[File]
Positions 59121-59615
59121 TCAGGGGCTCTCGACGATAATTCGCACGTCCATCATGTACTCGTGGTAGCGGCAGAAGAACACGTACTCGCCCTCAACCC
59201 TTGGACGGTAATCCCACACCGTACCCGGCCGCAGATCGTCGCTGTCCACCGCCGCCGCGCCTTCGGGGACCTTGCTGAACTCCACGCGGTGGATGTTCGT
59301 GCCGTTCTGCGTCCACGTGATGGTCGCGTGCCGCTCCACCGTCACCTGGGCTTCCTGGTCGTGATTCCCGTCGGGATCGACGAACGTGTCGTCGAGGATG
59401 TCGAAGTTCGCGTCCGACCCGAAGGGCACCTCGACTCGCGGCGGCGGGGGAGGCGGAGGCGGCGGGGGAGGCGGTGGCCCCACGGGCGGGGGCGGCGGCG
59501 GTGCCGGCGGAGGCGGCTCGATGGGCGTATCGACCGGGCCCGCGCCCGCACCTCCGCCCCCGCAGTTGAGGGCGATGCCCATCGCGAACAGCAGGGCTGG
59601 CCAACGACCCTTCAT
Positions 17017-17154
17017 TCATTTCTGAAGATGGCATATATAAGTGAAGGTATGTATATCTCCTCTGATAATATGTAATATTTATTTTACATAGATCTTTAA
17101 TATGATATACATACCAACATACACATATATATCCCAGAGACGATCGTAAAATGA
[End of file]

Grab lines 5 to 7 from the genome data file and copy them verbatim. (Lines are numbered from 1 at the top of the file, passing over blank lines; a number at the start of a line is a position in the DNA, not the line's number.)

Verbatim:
59401 TCGAAGTTCGCGTCCGACCCGAAGGGCACCTCGACTCGCGGCGGCGGGGGAGGCGGAGGCGGCGGGGGAGGCGGTGGCCCCACGGGCGGGGGCGGCGGCG
59501 GTGCCGGCGGAGGCGGCTCGATGGGCGTATCGACCGGGCCCGCGCCCGCACCTCCGCCCCCGCAGTTGAGGGCGATGCCCATCGCGAACAGCAGGGCTGG
59601 CCAACGACCCTTCAT